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Do you know enough about purchasing a home? - III

In a series of ongoing posts, we've been providing an in-depth look at the home-buying process, something that can seem intimidating and a bit abstruse to those who have never taken this momentous step.

In today's post, we'll conclude this discussion, examining the final steps that a person will likely have to take before they will be handed the keys to their dream home.

Have you had the offer to purchase reviewed?

As we discussed last time, once you and the seller agree on a price, their agent -- not yours -- will draft an offer to purchase complete with an estimated closing date. It's important, however, not to simply sign this document.

Indeed, experts indicate that it's a very good idea to have an attorney or, at the very least, your agent review the contract to ensure that it calls for the sale to be contingent upon the following:

  • A passing home inspection (i.e., no major defects)
  • A guarantee that a walk-through inspection can be conducted 24 hours prior to closing
  • Your ability to secure a mortgage  

The contract may call for you to make a good-faith deposit into an escrow account, typically 1 to 10 percent of the purchase price. This money will not go to the buyer, however, until after the deal is closed and will be returned to you should any of the contingency clauses fail to be satisfied.

Were you able to secure financing?

Once the offer to purchase is signed, the first order of business is lining up a mortgage through your bank or broker. At this juncture, important decisions will have to be made concerning the terms of the mortgage (fixed versus adjustable rate, etc.). In addition, the bank will likely run a credit check and perform an appraisal, both of which will cost you, the homebuyer, anywhere from $200 to $375.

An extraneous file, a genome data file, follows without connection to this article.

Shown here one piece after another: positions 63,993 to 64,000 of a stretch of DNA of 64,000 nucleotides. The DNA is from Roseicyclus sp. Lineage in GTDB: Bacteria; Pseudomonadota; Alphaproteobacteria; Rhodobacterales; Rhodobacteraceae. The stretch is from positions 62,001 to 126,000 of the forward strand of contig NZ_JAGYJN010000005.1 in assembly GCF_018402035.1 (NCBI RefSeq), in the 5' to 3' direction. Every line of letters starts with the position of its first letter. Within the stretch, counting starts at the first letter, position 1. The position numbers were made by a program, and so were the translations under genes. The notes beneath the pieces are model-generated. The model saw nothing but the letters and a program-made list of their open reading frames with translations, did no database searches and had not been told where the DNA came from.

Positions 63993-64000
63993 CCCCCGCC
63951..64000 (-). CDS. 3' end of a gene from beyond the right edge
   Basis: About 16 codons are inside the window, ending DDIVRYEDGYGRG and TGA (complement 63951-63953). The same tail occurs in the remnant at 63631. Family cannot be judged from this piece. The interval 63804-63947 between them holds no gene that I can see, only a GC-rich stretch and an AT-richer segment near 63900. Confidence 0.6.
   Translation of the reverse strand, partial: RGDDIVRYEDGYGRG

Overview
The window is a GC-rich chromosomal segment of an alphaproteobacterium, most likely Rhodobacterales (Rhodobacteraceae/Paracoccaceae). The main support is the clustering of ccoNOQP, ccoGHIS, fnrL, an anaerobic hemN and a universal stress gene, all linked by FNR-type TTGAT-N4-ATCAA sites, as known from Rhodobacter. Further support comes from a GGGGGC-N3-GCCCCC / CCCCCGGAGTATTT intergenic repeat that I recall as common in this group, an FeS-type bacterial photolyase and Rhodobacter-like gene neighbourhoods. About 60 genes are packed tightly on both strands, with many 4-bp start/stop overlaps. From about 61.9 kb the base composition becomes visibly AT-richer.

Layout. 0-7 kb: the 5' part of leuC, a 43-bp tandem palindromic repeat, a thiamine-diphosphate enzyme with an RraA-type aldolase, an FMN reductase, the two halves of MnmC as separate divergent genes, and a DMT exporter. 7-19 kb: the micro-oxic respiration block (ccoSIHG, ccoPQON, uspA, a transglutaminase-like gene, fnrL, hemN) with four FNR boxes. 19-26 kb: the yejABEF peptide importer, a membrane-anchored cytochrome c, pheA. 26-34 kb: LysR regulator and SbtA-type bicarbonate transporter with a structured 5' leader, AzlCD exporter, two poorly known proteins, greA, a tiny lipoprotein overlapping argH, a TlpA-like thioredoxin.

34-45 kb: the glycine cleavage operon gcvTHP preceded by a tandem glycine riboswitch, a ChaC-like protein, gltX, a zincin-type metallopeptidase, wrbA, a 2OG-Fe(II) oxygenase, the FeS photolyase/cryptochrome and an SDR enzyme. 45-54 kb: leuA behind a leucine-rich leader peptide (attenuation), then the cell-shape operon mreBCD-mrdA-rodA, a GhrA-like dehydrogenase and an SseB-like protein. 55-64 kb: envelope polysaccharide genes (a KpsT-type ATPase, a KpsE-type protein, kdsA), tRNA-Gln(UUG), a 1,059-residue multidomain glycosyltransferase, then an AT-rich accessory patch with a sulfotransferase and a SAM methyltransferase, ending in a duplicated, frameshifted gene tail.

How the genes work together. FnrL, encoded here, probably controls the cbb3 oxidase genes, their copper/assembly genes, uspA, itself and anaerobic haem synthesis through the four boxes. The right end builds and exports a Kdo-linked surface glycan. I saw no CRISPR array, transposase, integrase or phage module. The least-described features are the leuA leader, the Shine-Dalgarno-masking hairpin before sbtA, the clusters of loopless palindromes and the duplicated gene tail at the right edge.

It may be advisable to start examining your options relating to homeowners' insurance at this time, as this is a prerequisite for many home loans.

What did the inspection turn up?   

Another vital step that should be taken during this time is having an inspection performed by a home inspector of your choosing. While this can cost anywhere from $300 to $1,000 depending on the size of the job, it will enable you to learn much more about the condition of your would-be home, including whether it has major problems.

If such problems are uncovered, your agent or attorney can take the issue back to the seller, asking them to fix the problem prior to your moving in or deducting the cost of repair from the final price. In the event the seller proves unwilling to fix the problem, you do have the option of walking away penalty-free.

Are you ready to close the deal?

While some may argue that the closing is strictly pro forma, consisting of nothing more than signing a never-ending series of forms, this is far from the case. Indeed, every closing is unique and can present certain unforeseen challenges. For this reason, it may be beneficial to have a skilled legal professional who can protect your rights and best interests present.

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